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I'm a computer science student working on a problem in computer graphics and looking for a formula that can find the x and y positions of a set of N points on the surface of a circle so that the distance between them is maximized.

Currently the solution is to just draw a bunch of random points and then look for the one with the lowest total distance to the others and then pick that, while it works somewhat it's not working well. I'm currently thinking about just cutting my circle into little squares, give each of them a sum distance to all other points and then placing a point on the square with the highest value (first one randomly on the outer part of the circle). However this is neither very efficient nor actually all that accurate so is there a more mathematical model to do this?

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What on earth is the surface of a circle???? – Vladimir Jun 21 '14 at 13:22
anything within the radius of the origin (as opposed towards the points that are exactly the radius from the origin), so assuming the origin is in x=0,y=0 any point for which x^2+y^2<radius – Thijser Jun 21 '14 at 13:27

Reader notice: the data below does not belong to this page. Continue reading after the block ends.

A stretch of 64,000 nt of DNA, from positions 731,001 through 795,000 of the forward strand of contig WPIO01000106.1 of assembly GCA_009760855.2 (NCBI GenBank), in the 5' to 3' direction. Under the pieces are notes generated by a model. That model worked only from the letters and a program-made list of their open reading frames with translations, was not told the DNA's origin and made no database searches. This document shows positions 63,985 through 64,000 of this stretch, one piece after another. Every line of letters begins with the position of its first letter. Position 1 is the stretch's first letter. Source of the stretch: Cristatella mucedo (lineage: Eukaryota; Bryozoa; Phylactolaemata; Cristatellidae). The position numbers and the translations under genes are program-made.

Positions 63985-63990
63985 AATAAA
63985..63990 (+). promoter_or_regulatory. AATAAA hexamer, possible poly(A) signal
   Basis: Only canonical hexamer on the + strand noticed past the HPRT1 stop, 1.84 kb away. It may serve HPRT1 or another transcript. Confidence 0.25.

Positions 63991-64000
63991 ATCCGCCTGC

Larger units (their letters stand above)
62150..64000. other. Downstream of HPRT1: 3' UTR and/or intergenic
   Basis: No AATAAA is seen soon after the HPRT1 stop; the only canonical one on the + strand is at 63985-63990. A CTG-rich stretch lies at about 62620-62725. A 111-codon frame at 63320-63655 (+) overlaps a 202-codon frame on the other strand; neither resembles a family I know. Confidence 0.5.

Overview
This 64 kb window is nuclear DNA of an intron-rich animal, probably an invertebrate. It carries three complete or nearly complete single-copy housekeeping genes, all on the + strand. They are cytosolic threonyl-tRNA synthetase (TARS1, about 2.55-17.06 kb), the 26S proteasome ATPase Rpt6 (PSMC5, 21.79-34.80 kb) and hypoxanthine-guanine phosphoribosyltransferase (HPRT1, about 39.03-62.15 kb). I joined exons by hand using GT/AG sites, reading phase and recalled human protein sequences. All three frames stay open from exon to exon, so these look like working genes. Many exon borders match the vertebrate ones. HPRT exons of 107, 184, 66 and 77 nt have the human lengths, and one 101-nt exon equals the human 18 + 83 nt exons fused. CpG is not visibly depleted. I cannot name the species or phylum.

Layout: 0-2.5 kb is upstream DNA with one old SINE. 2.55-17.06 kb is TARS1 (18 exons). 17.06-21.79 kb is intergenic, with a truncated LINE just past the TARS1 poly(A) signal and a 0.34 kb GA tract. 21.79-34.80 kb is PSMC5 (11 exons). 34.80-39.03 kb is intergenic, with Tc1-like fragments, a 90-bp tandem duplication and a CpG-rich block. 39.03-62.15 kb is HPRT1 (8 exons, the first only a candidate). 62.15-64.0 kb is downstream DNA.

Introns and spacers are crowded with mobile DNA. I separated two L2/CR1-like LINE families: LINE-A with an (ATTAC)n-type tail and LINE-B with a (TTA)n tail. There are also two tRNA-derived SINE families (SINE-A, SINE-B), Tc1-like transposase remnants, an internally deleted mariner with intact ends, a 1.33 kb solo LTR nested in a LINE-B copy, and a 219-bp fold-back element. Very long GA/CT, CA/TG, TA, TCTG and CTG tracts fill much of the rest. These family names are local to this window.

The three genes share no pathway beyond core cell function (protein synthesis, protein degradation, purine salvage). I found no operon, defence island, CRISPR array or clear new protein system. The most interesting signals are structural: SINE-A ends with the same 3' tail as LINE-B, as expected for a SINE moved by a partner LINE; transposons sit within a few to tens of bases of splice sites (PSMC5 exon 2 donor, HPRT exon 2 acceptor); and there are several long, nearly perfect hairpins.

This Wolfram page has a nice animation of the problem. There's a link to download the source code, but I didn't try it. – TonyK Jun 21 '14 at 14:15
up vote 1 down vote accepted

Given a set of $N$ points, the distance between one pair of points may not be the same as the distance between some other pair of points. I suppose you want to maximize the minimum of the set of distances between points, measured between all possible pairs of points.

Suppose the resulting distance is $2r$. This means you could draw a disk of radius $r$ around each of your points, and no pair of these disks would overlap (although some pairs of the disks would touch each other). You would then have found a packing of $N$ circles within a circle of radius $R + r$, where $R$ is the radius of your original circle. If you have succeeded in finding the maximum value of the minimum distance between points, this packing of circles will be optimal.

Finding an optimal packing of $N$ circles within a larger circle is a difficult problem. See There are many values of $N$ for which we aren't yet sure we have found an optimal packing; for example, the best known packing for $N = 14$ is only conjectured to be optimal.

In other words, there isn't a simple mathematical formula that will just give you the answer. In practice, you'll probably have to resort so some kind of brute-force method or evolutionary algorithm, and you will never be sure you've found the best possible answer, only that your last answer is better than any of the other ones you've found.

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